County Seeks Custody Of Kids Kept In Cage Beds
By Dave Reynolds, Inclusion Daily Express
January 25, 2006
NORWALK, OHIO--Huron County has asked a judge to grant it permanent custody of 11 siblings with disabilities, some of whom were forced to sleep in wire enclosures.
Last Wednesday, Juvenile Court Judge Timothy Cardwell held a hearing over Michael and Sharen Gravelle's request to regain custody of their adopted children, ranging in age from 1 to 15.
In what was considered a surprise move, Assistant Prosecutor Jennifer DeLand asked Cardwell to permanently revoke the couple's custody of the children, and to put an end to their current supervised visits.
Instead, Cardwell ordered the county to allow some of the children to have more frequent visits with the Gravelles. One boy, who had said he no longer wants to have contact with his parents, will not be forced to do so.
Cardwell said he would not decide on the children's permanent custody until after a hearing he set for February 22, when evidence on both sides would be presented.
The children were removed from the Gravelle home on September 9 after a social worker and sheriff's deputies searched the residence and found several wire and wood enclosures armed with electric alarms. They also found a strong smell of urine, no working smoke alarms on the second floor where the children slept, and the door to one bedroom that was blocked by a dresser.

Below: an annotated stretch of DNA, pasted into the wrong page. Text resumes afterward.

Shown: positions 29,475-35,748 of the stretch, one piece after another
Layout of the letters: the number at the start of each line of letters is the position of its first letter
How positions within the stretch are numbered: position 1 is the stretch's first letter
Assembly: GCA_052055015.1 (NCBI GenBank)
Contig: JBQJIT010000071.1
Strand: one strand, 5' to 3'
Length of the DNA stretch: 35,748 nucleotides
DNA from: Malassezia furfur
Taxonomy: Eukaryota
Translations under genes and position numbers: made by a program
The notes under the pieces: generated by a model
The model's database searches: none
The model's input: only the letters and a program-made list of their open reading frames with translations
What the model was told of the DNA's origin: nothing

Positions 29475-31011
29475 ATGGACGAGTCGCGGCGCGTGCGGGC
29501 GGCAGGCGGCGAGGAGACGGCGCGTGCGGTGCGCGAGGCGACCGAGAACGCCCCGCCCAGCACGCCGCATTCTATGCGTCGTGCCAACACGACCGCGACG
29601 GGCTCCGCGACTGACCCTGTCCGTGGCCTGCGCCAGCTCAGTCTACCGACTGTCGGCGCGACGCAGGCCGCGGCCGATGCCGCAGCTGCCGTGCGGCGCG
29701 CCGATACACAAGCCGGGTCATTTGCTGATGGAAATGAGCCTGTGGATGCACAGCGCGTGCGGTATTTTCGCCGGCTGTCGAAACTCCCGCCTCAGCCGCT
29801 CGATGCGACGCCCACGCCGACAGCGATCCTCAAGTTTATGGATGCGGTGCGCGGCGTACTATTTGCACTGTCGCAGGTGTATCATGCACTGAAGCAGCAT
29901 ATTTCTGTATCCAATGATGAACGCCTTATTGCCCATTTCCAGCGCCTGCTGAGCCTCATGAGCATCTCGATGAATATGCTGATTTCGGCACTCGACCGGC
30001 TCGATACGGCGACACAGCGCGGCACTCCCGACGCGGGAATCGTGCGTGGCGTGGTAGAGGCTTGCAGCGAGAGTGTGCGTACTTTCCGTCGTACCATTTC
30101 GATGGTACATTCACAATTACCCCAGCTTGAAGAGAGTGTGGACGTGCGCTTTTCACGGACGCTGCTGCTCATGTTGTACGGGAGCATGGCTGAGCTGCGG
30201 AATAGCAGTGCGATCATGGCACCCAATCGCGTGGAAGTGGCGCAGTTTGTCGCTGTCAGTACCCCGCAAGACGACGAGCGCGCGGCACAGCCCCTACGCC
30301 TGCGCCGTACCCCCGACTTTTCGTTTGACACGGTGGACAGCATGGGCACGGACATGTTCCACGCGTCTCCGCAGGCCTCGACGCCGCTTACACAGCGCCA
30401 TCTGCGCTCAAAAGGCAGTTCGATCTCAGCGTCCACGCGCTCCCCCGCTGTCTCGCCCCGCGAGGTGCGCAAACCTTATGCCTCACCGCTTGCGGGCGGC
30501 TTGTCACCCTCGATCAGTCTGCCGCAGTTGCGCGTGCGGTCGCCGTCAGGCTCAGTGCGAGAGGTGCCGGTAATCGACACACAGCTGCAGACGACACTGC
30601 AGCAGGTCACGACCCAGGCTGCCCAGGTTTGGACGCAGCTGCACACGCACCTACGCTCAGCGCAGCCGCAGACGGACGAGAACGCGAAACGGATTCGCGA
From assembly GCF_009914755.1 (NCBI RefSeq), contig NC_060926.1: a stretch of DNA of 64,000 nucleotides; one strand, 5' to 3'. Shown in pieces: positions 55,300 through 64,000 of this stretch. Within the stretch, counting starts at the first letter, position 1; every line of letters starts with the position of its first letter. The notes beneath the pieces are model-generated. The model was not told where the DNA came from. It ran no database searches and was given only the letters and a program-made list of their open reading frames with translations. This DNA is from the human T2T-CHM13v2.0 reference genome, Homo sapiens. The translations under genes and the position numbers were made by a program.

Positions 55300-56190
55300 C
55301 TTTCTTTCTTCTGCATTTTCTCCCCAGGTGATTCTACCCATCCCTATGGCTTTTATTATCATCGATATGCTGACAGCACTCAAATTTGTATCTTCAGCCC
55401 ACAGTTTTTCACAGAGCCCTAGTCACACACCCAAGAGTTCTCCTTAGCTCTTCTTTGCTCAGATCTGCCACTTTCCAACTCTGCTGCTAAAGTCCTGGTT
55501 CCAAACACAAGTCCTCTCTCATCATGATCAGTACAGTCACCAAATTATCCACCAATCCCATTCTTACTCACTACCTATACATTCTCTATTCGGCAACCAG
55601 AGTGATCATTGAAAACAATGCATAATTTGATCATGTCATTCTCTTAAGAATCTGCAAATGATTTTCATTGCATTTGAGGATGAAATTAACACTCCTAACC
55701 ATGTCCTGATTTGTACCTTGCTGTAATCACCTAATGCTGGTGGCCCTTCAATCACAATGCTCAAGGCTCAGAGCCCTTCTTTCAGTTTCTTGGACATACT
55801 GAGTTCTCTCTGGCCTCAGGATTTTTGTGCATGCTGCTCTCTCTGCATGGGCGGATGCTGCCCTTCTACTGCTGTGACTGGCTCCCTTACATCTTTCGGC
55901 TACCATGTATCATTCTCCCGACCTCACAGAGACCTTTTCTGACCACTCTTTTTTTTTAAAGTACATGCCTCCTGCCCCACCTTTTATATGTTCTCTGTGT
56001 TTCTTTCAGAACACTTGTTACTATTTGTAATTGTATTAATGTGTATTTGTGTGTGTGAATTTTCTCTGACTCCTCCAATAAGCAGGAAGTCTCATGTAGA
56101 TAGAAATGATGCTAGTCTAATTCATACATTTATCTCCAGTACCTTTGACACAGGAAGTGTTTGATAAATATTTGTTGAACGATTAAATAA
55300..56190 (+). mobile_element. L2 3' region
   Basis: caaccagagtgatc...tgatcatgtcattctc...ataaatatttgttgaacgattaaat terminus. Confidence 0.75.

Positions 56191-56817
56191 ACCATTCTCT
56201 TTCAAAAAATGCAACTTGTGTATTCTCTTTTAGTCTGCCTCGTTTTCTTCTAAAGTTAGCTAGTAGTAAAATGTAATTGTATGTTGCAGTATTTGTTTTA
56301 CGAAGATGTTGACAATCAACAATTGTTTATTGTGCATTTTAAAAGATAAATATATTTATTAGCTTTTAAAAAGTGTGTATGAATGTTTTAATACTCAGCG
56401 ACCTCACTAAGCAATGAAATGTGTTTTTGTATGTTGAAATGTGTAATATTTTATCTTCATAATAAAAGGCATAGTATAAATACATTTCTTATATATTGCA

The couple claimed that they built the enclosures in 2003 to keep the children -- who have developmental and other disabilities -- from hurting themselves or each other.
Last month, Cardwell determined that the Gravelles abused eight of the children by making them sleep in the wire and wood enclosures without pillows or mattresses. Cardwell said the children's disabilities, medical conditions and behavioral problems had become too difficult for the Gravelles to handle.
Cardwell had listened to testimony from several of the children, including one boy who testified that he and his siblings were sometimes sent into the chicken-wire enclosures as punishment, often for soiling or wetting their beds. The also recounted how he was forced to spend 81 days in the family's bathroom -- only being let out for some meals and to go to school -- as punishment for urinating in his wire "box".
Ken Myers, the Gravelles' attorney, told Cardwell his clients have taken the wire mesh and the alarms off of the beds so they now look more like regular bunk beds. He also said the couple would be willing to undergo psychological counseling if that would help them to regain custody of their children.
If the county were granted custody, the children would again be up for adoption.
Assistant Public Defender Douglas Clifford, who represents the children's interests, said: "It's going to take more than tearing down walls and cages to give these kids a safe home."
"Couple granted more visits with kids Custody hearing in Feb. in 'cages' case" (Cleveland Plain Dealer)
"Judge puts off his decision on custody matter" (Toledo Blade)